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As Yogi Phlegm started getting actual gigs in 1971, we ran into the obvious problem. We needed a truck.








I came up with what turned out to be a pretty good idea, although it didn't look that good when I had it. It looked more like desperation. I had met this fellow at a Fillmore show, a roadie for a group called Rock City from Ohio. We had kept in touch, and I knew he had an old Pepperidge Farms delivery truck. What the hell, I wrote him a letter, two sentences, which I can still quote from memory. "If you want a job, come out to California. Bring your truck, your dog, and some rolling papers." And on the basis of a short letter from a guy he had met one time, Tony Black left Ohio for what turned out to be the rest of his life. (So far at least.)

Tony got as far as Reno before he ran out of money, so he called me and Julie, and we found fifty dollars to wire to him and get him the rest of the way. Tony arrived with Rosie, his dog, and eventually shared the little rental house behind the Church with me.

Although we needed another roadie, a truck was a lot harder item to find than a guy, so it was more the vehicle than his abilities that got him the job. Sorry, Tony. But who CARES how you get where you get? Once Tony arrived, he was obviously part of the gang, because he had made a major commitment to be there, and you had to respect that. I know I wouldn't have moved 2000 miles with everything I owned on the basis of two sentences from a guy I barely knew.

The truck was no great deal. It had limited seating, and the third occupant had to ride on top of the engine cowling with his back to the windshield. The rear door was tiny, more suited to a guy stepping in and out with loaves of bread than a B-3. It had no gas gauge, so we kept a full gas can handy, because when it ran out, you had to jump right into the drill of getting some fuel into it. Fortunately, the fuel filler was at the bottom of the step by the passenger door, so you could reach it from inside the truck. One time it ran out on the Golden Gate Bridge, and we got it refueled before it even stopped rolling.

One other adventure in Tony's truck stands out. We had done a gig in Santa Cruz, and at about 3 a.m. we were headed up I-280 for home when we blew a tire. Damn, no spare, and on the big truck it took equipment we didn't have to change a tire. If you can't change the tire, what good is a spare anyway?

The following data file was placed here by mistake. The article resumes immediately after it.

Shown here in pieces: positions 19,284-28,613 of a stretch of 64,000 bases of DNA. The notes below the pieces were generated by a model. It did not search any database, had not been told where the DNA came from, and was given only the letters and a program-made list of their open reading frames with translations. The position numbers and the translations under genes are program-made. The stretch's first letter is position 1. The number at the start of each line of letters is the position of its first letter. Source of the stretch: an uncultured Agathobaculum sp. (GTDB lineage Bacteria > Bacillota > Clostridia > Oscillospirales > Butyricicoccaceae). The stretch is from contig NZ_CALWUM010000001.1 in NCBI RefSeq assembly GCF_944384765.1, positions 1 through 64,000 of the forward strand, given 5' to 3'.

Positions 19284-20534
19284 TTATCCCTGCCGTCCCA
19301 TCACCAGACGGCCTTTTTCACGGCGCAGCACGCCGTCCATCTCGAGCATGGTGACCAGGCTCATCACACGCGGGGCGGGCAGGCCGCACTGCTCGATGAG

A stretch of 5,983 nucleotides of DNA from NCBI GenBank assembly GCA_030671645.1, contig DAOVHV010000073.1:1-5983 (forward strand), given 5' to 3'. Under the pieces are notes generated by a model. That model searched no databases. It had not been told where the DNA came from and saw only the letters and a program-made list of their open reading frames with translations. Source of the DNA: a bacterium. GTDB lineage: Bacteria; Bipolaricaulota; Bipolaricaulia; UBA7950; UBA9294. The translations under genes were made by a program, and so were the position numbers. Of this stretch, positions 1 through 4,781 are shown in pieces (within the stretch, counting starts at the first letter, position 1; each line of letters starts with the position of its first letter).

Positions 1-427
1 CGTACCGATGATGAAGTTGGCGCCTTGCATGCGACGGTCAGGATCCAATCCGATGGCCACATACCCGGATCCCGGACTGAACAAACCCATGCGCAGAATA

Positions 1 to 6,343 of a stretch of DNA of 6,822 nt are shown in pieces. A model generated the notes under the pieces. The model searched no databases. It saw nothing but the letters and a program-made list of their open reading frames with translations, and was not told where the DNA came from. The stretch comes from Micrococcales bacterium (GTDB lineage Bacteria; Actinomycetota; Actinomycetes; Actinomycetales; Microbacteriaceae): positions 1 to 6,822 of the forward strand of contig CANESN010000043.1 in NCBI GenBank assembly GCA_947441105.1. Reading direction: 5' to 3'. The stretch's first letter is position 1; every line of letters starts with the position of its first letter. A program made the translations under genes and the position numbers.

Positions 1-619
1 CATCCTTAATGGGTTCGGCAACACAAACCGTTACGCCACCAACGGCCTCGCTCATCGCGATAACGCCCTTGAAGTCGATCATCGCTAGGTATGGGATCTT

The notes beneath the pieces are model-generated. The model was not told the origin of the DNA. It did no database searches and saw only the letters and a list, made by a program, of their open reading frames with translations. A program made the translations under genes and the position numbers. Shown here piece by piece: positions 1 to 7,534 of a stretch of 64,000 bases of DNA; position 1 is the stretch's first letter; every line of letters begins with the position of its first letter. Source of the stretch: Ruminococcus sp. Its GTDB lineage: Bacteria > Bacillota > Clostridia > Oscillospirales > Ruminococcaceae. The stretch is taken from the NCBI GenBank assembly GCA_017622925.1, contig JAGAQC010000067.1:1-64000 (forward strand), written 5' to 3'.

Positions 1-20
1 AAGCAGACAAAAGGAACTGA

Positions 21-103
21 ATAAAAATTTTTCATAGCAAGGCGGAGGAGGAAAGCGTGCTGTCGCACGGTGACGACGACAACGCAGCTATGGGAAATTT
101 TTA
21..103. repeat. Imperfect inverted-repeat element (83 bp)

Complicating the picture was the presence of Steve, who caught a ride to the gig with us and had ingested LSD earlier in the evening. He was no problem as long as the truck was rolling, but when we pulled to the side of the road, the truck rocked from the air blast of every car passing us a few feet away. It was not a comfortable situation, and Steve started getting very anxious. "I can't take this." Like, what exactly are the options here?

Just then a car pulled up , and it was several members of the band, asking what our problem was.

"Steve is our problem. Take him, with you." So we got rid of Steve, which improved the situation only slightly. We were still stuck on the side of a freeway in the middle of the night with a flat tire and no money. We caught whatever sleep was possible, sacked out on top of the equipment, and when the sun came up, we staggered out to deal with the situation.

A Highway Patrol car pulled up to see what was up. Well officer, we have this flat tire. Can you help us? It turned out that Highway Patrol officers don't do tires The tire was our problem. He just didn't want us to be there. Well, gosh.

We ended up hanging out there most of the day. I finally walked a mile or so to an exit, found a house where a woman didn't want to open the door, and asked her to call the CHP for us. Another officer arrived, and in the absence of any other possibility, allowed us to contact a tire shop through his radio patched into a phone. The absence of any money was still a problem, so we somehow got Julie, now back in San Anselmo, to contact the tire store. I have no idea what means of persuasion she used, but they actually advanced us the $50 tire and came out to put it on. We really did pay them, too.

It takes a few seconds to tell about all this, but it was about twelve hours out there on the freeway, a long day, and there was no coffee shop handy.

Tony's truck got us through a critical phase, late 1971 to early 1972, but it was rapidly approaching the condition of toast. Good thing a new phase was opening up, the Wally Haas years.


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